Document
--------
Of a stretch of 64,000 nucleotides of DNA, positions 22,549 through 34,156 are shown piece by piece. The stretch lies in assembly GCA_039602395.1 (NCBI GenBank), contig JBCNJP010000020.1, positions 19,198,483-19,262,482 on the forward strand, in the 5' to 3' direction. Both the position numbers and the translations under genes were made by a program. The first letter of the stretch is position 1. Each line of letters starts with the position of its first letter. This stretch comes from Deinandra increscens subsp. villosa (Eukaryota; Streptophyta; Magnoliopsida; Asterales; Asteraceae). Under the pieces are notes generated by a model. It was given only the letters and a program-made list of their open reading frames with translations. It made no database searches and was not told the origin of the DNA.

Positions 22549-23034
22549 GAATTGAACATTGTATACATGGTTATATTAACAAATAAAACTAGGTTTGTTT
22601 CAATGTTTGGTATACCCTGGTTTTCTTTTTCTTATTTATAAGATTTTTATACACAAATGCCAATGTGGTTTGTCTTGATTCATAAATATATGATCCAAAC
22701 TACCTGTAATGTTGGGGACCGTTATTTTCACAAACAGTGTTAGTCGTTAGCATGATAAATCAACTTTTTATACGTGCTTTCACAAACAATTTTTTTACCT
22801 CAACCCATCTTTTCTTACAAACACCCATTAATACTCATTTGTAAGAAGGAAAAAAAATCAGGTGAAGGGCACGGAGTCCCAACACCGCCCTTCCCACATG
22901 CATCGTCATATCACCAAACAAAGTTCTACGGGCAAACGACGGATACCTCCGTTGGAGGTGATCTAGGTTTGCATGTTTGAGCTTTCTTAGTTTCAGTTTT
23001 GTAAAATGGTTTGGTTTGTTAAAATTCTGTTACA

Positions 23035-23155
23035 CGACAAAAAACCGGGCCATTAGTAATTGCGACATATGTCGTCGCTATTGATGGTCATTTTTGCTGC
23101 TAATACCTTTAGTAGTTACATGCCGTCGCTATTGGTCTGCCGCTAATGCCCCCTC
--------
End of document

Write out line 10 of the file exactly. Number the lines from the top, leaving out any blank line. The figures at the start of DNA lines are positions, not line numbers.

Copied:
23035 CGACAAAAAACCGGGCCATTAGTAATTGCGACATATGTCGTCGCTATTGATGGTCATTTTTGCTGC